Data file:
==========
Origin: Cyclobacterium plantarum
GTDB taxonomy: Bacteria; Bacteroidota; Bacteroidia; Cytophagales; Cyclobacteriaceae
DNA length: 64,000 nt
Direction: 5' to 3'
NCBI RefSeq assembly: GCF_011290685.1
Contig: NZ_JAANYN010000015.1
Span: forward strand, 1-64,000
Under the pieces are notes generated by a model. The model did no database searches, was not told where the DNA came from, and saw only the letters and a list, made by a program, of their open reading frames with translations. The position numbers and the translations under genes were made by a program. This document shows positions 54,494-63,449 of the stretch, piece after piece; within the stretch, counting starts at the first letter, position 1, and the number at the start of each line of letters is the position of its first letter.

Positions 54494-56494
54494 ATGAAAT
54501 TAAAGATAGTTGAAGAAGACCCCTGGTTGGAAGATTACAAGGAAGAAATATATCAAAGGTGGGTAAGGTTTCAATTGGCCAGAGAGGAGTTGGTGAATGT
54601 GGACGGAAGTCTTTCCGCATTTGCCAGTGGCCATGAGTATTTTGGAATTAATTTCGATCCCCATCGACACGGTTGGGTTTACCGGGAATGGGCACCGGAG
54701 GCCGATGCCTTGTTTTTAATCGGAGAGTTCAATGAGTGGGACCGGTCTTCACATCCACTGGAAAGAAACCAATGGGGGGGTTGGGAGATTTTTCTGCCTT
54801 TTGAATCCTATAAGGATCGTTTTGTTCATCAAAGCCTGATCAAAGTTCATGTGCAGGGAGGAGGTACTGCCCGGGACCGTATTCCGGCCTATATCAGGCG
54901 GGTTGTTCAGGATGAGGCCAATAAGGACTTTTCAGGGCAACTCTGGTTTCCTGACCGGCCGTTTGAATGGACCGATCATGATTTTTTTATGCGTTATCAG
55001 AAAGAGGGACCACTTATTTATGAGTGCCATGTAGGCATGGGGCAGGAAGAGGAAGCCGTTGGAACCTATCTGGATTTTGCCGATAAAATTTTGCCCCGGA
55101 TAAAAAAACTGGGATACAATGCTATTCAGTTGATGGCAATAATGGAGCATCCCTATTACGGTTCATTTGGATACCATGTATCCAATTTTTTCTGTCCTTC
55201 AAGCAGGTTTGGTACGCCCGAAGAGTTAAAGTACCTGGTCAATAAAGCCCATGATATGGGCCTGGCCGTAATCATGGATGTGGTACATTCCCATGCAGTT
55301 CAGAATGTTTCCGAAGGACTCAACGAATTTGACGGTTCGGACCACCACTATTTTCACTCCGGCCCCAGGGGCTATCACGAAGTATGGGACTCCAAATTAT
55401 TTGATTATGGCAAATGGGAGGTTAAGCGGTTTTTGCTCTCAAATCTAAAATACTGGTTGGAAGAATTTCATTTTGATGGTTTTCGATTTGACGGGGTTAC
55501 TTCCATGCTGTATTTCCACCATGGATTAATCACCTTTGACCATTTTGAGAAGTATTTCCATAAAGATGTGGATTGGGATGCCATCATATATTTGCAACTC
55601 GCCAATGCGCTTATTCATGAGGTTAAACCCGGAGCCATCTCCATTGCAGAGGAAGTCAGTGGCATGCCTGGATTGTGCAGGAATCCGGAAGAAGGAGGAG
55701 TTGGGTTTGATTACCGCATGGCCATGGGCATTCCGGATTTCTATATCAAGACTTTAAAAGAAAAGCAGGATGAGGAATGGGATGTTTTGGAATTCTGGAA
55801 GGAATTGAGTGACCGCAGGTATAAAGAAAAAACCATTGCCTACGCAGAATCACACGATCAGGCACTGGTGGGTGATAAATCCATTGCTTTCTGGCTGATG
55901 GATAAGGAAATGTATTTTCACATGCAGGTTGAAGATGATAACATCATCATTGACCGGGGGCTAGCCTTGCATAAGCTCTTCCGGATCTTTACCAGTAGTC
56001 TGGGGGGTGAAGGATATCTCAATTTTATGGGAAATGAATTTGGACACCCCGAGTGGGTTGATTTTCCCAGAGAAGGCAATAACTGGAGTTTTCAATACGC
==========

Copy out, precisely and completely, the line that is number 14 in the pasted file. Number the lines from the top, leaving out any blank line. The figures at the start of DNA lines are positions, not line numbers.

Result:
54801 TTGAATCCTATAAGGATCGTTTTGTTCATCAAAGCCTGATCAAAGTTCATGTGCAGGGAGGAGGTACTGCCCGGGACCGTATTCCGGCCTATATCAGGCG